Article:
Experiences Include:

  • Pearl Harbor
  • Volcanoes National Park
  • Richardson's Black Sand Beach
  • City of Refuge
  • Snorkeling tour

For more information, click here.

 Elon @ Sundance - Park City, Utah

This Communications’ course will explore the many facets of the role of the modern day film festival. Students will interact with professionals in promotions, distribution and independent filmmaking while immersing themselves in the aesthetics and culture of film. Students will spend one week at Elon, put on a small film screening, and then travel to Utah to attend a week of the Sundance Film Festival. They will research topics prior to attending the festival and complete journals and related assignments upon returning to campus.

Follow students' blogs from the festival HERE.

For more information, click here.


Wealth & Poverty - New York City

Students in this course will examine how economic globalization augments the divide between the rich and the poor in contemporary society and engage in a moral critique of the increasing disparities between wealth and poverty in our world. To that end, we will examine the ways in which people experience aspects of wealth and poverty in our world, by reading relevant philosophical and ethical resources, working with the Poverty Initiative (a grassroots organization working to end poverty in the US) and meeting with representatives of UN agencies and international non-governmental organizations (NGOs) in New York City.  Students will also spend three days in Washington, DC exploring the topic further.  This couse fulfills upper level COR requirement and is open to students in ther third and fourth years of study.

Experiences Include

  • Working with the grassroots organization Poverty Initiative
  • Meet with United Nations representatives
  • Interact with other international non-governmental agencies
  • Walking tour of Wall Street
  • Tour of the United Nations
  • Meetings with UNICEF

For more information, click here.


Environmental Visions - Arizona & Costa Rica

This travel course offers an up-close look at two eco-futurist visions that are taking shape today: Paolo Soleri’s hyper-dense “arcology” (architecture / ecology), a prototype of which is rising in the high desert near Phoenix, Arizona; and a maximally sustainable “permaculture” (permanent agriculture) as it is being practiced and taught in the seaside rainforest at Punta Mona, Costa Rica. We will explore, study, and work at each site for about a week. Accompanying side trips – to Biosphere 2 near Tucson; to Frank Lloyd Wright’s Taliesin West in Scottsdale and others in Costa Rica – will complement (and complicate) the two main visions. Students’ concurrent term project will be to complete a radical eco-futurist redesign of their own for Elon University. Several preparatory evening seminars and trips will be expected during Fall term.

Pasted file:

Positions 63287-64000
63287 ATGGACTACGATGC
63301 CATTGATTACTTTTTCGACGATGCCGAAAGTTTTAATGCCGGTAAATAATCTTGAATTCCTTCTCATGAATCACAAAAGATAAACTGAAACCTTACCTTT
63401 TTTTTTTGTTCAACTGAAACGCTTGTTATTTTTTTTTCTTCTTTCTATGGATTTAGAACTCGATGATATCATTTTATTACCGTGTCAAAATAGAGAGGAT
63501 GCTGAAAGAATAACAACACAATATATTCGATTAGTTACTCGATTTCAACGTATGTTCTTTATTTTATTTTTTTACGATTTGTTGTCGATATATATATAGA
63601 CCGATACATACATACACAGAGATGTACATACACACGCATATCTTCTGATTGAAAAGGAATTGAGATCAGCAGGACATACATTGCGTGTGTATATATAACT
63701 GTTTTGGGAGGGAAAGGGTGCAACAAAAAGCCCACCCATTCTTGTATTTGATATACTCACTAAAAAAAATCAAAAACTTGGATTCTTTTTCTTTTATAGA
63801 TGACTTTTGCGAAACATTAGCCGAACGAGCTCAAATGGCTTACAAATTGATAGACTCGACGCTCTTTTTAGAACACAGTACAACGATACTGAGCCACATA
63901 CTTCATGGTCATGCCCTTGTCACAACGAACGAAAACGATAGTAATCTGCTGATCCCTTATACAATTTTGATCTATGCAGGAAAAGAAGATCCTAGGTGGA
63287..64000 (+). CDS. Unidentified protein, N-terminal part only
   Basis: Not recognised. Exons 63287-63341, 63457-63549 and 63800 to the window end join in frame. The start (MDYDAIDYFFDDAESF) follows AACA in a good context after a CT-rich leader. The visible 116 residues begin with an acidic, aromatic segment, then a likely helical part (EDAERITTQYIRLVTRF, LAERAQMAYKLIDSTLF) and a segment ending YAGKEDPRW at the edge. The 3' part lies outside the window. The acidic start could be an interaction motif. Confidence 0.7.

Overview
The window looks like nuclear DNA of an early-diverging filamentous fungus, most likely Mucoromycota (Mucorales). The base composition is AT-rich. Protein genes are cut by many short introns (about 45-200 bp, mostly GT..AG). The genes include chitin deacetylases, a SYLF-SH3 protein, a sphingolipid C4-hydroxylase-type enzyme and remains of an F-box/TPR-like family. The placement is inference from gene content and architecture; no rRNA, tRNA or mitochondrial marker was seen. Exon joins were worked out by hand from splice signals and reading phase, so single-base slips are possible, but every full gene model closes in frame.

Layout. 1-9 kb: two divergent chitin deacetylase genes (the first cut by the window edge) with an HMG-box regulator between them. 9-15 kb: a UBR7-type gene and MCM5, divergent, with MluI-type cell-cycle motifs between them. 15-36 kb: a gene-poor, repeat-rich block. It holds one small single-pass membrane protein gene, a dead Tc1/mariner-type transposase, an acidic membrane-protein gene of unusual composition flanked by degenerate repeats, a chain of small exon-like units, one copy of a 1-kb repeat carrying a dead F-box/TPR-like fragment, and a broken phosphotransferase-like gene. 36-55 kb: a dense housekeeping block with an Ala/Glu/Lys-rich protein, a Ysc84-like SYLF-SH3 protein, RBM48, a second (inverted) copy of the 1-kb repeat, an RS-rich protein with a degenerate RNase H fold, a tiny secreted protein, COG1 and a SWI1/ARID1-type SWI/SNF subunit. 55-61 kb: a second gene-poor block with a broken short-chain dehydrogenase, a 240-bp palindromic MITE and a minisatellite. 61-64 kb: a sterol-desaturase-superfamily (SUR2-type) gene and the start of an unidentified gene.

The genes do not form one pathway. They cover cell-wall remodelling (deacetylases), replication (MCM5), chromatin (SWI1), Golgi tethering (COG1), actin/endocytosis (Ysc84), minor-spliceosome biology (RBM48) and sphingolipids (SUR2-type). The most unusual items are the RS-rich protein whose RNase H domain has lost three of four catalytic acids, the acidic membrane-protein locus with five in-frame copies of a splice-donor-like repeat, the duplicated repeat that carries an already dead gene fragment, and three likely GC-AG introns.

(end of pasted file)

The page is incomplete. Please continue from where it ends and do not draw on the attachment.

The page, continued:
For more information, click here.

Discovering Dixie:  Multiple Cities, Southeast USA

Today, the south is a dynamic mixture of cultures, contradictory and contested identities, complex and powerful global influences, and negotiated meanings between those who identify themselves as “southerners” and those whose perceptions of the region have been shaped by larger political, geographic, historical, cultural and stereotypical social forces.  This course explores the diverse cultures, rich histories and traditions, music, food, and locations that help create our contemporary definitions of “Dixie” and encourages students to develop a formative understanding of the region as a multi-cultural and dynamic, rapidly evolving yet perpetually “southern” influence in America.  While routing and locations vary each year, the travel portion of the course will bring students into close contact with the diversity of cultures and influences that contribute to making the south a complex and varied region and will allow them to meet and work with experts, scholars, artists, and professionals who will contextualize the academic portion of the course with their experience and insights.